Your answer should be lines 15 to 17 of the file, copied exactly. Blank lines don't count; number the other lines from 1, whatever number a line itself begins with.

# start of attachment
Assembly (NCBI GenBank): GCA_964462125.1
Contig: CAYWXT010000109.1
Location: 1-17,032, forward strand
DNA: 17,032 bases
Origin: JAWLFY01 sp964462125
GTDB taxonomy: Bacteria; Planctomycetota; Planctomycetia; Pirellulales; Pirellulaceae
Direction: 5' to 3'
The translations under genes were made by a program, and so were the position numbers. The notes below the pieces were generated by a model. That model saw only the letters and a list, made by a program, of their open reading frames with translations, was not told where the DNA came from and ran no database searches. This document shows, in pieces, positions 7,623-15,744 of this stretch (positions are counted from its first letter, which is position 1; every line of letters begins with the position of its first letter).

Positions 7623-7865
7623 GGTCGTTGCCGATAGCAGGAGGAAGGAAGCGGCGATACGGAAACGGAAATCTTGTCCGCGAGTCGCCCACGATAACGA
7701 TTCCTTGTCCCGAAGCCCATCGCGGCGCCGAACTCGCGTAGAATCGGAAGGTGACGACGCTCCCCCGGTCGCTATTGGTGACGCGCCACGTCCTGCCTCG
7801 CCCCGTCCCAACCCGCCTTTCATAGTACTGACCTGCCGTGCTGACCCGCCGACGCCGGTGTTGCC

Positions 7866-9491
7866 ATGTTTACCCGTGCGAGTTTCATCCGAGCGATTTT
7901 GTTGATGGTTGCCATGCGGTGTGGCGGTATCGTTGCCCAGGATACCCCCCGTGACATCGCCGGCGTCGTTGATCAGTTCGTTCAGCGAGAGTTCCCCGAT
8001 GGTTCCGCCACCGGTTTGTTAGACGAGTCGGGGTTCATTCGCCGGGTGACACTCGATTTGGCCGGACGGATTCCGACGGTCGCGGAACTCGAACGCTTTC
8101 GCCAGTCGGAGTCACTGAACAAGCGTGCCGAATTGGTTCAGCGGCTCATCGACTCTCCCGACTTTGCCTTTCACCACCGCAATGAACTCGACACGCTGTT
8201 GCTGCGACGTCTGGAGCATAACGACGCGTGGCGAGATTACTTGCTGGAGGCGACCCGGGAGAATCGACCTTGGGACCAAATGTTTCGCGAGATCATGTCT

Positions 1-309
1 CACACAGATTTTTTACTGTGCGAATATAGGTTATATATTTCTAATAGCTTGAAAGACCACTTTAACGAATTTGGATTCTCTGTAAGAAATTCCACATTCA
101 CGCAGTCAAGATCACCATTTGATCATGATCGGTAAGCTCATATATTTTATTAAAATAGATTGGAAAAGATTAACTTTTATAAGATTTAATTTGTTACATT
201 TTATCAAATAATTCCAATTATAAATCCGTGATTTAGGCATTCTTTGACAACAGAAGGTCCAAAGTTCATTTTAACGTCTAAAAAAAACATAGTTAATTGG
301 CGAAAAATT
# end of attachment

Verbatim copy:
7901 GTTGATGGTTGCCATGCGGTGTGGCGGTATCGTTGCCCAGGATACCCCCCGTGACATCGCCGGCGTCGTTGATCAGTTCGTTCAGCGAGAGTTCCCCGAT
8001 GGTTCCGCCACCGGTTTGTTAGACGAGTCGGGGTTCATTCGCCGGGTGACACTCGATTTGGCCGGACGGATTCCGACGGTCGCGGAACTCGAACGCTTTC
8101 GCCAGTCGGAGTCACTGAACAAGCGTGCCGAATTGGTTCAGCGGCTCATCGACTCTCCCGACTTTGCCTTTCACCACCGCAATGAACTCGACACGCTGTT